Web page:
The regulation of insider trading prohibits insiders from using inside information in securities transactions, and the central
goal of the regulator is to preclude non-public information from circulating in the stock markets. The goal of legislation
against insider trading is the same as that of legislation against market manipulation, making certain the integrity of EU
financial markets and so boosting investor confidence in those markets. Market manipulation and insider trading are interrelated
and based on circulation of information, and so cyberspace & e-logistics of information could be the key to neutralising people
from taking advantage of their privilege to govern information within a company. Insider trading moves prices because outsiders
decode information from the trade itself. Insider trading increases capital costs for the reason that insider trading raises
the cost to market-makers in a companys securities relative to other companies, decreasing the anticipated return to uninformed
shareholders. Corporate insiders are clearly informed about their own firms. The insiders outperformance derives from either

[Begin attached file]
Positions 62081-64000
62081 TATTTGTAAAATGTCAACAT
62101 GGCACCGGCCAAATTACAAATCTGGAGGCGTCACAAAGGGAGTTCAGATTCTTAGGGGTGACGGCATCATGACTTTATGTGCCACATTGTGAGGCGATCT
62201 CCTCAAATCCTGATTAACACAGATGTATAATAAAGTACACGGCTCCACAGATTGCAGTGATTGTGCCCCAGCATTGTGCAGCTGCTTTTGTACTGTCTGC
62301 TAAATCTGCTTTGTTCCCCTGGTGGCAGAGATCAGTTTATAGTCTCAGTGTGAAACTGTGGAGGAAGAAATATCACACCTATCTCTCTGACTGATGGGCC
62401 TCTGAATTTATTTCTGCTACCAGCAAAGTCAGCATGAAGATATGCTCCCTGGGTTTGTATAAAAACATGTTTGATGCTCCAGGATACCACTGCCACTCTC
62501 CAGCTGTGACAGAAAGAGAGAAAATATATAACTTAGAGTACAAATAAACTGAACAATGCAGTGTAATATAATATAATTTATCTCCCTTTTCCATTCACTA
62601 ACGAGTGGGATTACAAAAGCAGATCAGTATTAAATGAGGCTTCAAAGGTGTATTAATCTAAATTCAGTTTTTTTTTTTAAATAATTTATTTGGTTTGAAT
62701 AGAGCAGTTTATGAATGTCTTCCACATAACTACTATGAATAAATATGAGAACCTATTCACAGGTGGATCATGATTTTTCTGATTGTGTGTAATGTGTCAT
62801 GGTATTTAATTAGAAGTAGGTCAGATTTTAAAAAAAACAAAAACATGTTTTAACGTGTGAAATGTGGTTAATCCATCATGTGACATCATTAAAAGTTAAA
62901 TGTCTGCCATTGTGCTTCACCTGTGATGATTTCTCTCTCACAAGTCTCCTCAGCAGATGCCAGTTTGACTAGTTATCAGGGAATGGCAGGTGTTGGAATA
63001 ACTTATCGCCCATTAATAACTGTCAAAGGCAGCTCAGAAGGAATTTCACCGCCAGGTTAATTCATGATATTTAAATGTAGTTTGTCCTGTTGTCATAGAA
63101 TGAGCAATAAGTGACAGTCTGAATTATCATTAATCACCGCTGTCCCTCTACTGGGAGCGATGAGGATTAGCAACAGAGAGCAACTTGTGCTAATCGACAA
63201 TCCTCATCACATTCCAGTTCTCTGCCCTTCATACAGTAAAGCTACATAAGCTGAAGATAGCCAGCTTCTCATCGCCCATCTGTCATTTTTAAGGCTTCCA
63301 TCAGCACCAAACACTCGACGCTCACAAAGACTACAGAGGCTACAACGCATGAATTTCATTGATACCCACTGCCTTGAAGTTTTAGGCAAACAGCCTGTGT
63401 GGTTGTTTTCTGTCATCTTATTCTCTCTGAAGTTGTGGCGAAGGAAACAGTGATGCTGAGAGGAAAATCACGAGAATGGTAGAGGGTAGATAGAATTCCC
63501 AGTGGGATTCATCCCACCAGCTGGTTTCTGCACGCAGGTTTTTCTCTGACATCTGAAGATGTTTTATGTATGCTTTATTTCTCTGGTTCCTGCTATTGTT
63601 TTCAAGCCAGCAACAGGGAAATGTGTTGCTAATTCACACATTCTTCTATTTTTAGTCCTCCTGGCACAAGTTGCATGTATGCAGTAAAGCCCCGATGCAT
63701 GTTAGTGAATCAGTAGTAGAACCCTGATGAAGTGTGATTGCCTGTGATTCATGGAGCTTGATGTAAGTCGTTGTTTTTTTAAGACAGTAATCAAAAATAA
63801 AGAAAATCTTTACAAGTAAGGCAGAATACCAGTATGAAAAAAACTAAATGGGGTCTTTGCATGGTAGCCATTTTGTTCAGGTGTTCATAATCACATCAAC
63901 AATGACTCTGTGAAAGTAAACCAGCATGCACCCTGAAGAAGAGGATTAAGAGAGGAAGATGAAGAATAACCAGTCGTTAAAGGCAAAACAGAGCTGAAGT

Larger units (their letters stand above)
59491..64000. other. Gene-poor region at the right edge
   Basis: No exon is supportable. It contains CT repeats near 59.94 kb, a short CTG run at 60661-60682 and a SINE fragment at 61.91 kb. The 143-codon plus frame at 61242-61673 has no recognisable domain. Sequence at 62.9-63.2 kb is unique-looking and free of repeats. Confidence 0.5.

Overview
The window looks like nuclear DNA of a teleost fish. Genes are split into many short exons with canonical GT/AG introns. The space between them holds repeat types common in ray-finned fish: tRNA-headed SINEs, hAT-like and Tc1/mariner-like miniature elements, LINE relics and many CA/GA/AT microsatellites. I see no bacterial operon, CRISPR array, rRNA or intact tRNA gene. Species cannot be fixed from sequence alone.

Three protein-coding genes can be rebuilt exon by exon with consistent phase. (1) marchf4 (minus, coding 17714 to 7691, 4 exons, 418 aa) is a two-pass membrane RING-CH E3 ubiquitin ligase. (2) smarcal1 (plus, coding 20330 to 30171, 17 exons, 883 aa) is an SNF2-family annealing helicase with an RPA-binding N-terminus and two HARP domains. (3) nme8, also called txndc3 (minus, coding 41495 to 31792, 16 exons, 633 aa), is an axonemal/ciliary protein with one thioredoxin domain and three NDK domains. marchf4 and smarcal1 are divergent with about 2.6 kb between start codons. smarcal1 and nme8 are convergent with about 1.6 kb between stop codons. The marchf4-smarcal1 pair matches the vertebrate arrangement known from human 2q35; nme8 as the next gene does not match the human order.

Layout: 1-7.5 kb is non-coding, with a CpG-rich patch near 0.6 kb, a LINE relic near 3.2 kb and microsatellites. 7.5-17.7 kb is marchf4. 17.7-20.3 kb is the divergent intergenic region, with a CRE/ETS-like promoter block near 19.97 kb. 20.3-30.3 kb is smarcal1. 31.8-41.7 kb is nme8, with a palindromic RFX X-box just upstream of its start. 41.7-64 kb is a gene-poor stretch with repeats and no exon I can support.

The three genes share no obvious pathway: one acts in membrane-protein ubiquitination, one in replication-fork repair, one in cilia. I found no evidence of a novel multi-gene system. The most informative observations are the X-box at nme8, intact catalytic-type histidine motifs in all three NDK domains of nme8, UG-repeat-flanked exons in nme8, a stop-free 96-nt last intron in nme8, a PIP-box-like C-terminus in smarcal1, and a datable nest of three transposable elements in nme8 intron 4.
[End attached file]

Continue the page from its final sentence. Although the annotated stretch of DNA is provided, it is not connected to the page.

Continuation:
their analytical skill or the handling of superior information about their companies when trading. Insiders benefit from unexpected
losses on top of gains and so have a perverse incentive to trigger the company to under-perform if insider trading is permitted.
Securities are vital, not only as investment vehicles, but also as devices for corporate control. A peaceful European Revolution
should bring forward European nations and the USE/European Federation, which can deal with insider trading, criminal law,
and other political/economical components in a harmonious way while avoiding any conflict among the various jurisdictions
taking place in the present EU.